And yes, you can code to standards without killing cross-browser compatibility. I think the idea that you can't is one of the biggest myths of web development. It takes work, but then if you are a professional that should be your job.

      Generally speaking, I think these sites come around through lazy or inexperienced developers who only know or are required to use a specific set of tools because it's 'cost-effective' and/or 'faster' instead of actually doing their job.

      Whether it's the developers fault or management is up in the air- probably a little bit of both.
    • They have a right to not support anything but Internet Explorer, but we have the same right to know about it when making a choice of whether to use their bank. If they don't support a browser I can actually use I'd say I have a right to make an informed choice to instead use one of their competitors who can.
  • by isorox ( 205688 )
    I use the online banking of HSBC [hsbc.co.uk] all the time, in mozilla and konqueror, with no problems at all. Well recommended.
  • Bank of America works great with Mozilla. Back when they were NationsBank, it took them a little while to support Moz, but their support for Netscape was fine until they caught up.

    I wonder how many of the "sinner" banks use IIS? NationsBank uses Netcape/iPlanet so in that regard they haven't sold out to the dark side, yet. Does the server platform somehow reflect on their browser support??
  • by MobyDisk ( 75490 ) on Saturday October 26, 2002 @06:16PM (#4538504) Homepage
    The article says:
    Linux users, or just people who prefer alternative browsers (such as Opera)

    Ahhh! This is the very cause of the problem! Why are they acting like IE is the "standard" and everything else is "alternative!" Is Ford standard, but Chevrolet alternative?

    Another scary point is that these articles indicate that browser spoofing often works. This means that the only reason some of these sites don't work, is because they refuse to! There are no real incompatibilities

    • Welcome to Earth! On this planet, IE *IS* the standard. With genral usage at right about 95%, it has been the standard for several years. Ford and Chevy can't be compared, because neither is dominant in any market. If one of them had 95% market share, then yes, they would be standard.

      I'm so tired of the same old "W3C is the standard" horseshit. Get over it. The W3C is irrelevant. It has been for years. Scream until you're blue in the face, but until you can convince billions of people to follow that arbitrary "standard", you're just wasting oxygen. IE is the standard. Deal with it. Move on with life. It isn't that important.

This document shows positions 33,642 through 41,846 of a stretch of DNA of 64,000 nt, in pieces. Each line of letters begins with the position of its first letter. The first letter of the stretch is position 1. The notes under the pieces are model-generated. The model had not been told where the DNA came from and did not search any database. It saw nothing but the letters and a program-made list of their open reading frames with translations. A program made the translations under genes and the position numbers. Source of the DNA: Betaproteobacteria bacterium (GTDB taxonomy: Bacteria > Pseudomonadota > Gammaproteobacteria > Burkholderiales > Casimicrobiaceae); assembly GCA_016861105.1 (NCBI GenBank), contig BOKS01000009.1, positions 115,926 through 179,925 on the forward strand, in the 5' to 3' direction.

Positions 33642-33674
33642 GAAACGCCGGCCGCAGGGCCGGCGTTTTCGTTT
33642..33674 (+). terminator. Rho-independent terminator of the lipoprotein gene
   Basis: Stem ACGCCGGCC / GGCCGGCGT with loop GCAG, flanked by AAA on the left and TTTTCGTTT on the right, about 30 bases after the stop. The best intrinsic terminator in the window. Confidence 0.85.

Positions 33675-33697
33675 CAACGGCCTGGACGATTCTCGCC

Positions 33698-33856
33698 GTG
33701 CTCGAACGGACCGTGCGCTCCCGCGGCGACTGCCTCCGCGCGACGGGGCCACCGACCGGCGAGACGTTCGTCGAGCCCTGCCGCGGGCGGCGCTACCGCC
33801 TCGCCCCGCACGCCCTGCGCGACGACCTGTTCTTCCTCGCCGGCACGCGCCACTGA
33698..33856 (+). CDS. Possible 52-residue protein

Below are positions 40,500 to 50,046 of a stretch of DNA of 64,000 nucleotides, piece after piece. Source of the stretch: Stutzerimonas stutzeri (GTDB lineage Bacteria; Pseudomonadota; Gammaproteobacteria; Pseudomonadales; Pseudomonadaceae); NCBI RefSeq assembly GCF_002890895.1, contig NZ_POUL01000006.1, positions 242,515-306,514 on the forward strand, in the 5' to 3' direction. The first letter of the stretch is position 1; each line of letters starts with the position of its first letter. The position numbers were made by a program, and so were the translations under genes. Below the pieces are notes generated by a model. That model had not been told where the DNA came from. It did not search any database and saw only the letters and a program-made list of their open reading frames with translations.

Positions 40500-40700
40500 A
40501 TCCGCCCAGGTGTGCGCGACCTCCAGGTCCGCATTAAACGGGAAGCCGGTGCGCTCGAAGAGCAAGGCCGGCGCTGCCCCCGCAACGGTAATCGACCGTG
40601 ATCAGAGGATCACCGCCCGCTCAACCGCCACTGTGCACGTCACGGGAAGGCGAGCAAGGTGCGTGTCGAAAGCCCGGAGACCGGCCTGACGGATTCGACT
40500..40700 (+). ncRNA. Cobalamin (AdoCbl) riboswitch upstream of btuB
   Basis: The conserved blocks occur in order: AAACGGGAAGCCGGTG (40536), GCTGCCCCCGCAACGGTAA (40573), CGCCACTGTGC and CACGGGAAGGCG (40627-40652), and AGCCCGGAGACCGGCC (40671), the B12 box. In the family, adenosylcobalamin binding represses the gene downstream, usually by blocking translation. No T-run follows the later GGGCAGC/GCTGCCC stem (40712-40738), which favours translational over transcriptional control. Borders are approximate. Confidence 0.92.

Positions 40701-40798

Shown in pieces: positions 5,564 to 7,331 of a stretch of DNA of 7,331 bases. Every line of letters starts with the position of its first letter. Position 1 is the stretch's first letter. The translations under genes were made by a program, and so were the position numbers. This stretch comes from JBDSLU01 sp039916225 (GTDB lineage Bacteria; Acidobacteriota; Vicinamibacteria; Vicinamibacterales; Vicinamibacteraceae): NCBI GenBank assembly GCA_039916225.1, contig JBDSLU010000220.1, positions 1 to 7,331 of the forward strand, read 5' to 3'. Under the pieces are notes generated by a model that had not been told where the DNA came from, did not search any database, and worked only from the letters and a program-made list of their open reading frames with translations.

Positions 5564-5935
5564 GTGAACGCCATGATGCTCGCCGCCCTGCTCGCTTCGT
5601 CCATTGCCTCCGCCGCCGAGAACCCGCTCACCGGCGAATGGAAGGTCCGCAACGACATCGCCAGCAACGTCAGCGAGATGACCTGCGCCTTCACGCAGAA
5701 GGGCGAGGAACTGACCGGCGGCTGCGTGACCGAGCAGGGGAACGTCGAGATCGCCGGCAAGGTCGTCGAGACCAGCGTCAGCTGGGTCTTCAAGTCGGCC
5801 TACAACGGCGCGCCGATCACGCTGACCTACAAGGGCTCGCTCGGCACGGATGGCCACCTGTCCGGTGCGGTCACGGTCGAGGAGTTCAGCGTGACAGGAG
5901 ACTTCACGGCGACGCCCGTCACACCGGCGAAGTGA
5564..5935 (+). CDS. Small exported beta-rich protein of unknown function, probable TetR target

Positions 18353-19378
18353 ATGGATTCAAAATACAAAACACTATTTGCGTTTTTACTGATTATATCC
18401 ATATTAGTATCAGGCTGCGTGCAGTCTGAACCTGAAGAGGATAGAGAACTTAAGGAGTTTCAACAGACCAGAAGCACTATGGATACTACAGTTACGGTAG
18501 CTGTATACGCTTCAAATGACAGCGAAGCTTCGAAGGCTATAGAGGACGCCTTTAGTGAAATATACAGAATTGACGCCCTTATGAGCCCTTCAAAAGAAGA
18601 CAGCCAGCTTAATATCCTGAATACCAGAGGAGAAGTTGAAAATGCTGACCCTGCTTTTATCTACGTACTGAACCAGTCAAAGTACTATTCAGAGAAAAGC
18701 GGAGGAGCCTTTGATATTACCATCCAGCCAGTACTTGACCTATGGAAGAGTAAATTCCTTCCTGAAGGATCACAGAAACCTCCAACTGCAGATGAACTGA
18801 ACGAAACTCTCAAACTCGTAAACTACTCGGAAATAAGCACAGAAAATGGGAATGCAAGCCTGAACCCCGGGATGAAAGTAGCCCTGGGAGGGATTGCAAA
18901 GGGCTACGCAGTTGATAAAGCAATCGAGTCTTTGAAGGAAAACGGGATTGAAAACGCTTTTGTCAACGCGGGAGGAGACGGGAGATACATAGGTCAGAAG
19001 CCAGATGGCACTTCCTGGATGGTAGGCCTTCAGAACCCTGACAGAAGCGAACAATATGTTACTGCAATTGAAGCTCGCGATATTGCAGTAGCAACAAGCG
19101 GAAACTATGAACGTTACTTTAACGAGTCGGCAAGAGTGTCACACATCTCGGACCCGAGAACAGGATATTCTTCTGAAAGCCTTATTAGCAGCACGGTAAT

• IE is standard because it's the most popular web browser. When banks analyze their log file traffic and 90%+ of their traffic is coming from IE, then yes, people get the impression that IE is the standard.

      Does IE actually use "standards" though? Well, that's another argument. Unfortunately, the most popular browser becomes the browser that sites get coded against. Consequently, it becomes the standard.

      I would say that Opera is an alternative browser too. The average web user has no idea what Opera is. Even if they did know what it is, why would they even want another web browser when IE is conviently located on their desktop? Man, if the IE icon isn't right on the start menu, quick launch toolbar and on the desktop, my family has no idea where the icon is.

      And it's a good thing Ford isn't the standard otherwise we would have to deal with more of this [crownvicto...yalert.com] and that [dot.gov] but I digress
      • by zurab ( 188064 ) on Saturday October 26, 2002 @08:18PM (#4539062)
        When banks analyze their log file traffic and 90%+ of their traffic is coming from IE, then yes, people get the impression that IE is the standard.

        In a related story, all branches of various major banks have concluded analysis of their customers' outfits when entering the bank. One of the key statistics revealed by this analysis was that over 90% of customers entering a bank wore long pants or dresses (mainly female). Customers wearing shorts were at about 7% of the total, and the rest was undistinguishable clothing.

        Following this key statistic, all of the major banks have decided to deny entry and service to anyone wearing shorts by having one security guard outside of every branch. "Most our customers don't wear shorts anyway" - pointed out one of the senior VPs, who asked to remain anonymous. Wearing shorts was also attributed to having "less secure pocketing architecture" with more likelihood of tears, "losing stuff", and largely insecure banking atmosphere. Other reports have stated that shorts are not really appropriate when entering a financial institution to conduct a professional transaction.

        Everyone at the end agrees that standard (long) pants and dresses (mostly for women) are a standard outfit, and barring customers wearing shorts from these bank branches would not eventually have a significant impact. Yet some of these people passionately standing by these alternative outfits have found other ways to "fool" banks. Some have reported that the latest in loose and somewhat longer shorts fashion allowed them to deceive the bank guards and pass by them undetected. Some of these "hackers" pointed out that "pushing your shorts down your waist" can help one a lot. It is also worth pointing out that this strategy will not work in all banks and all branches. Unofficial reports state that some bank guards are instructed to check every questionable clothing item thoroughly before allowing anyone inside.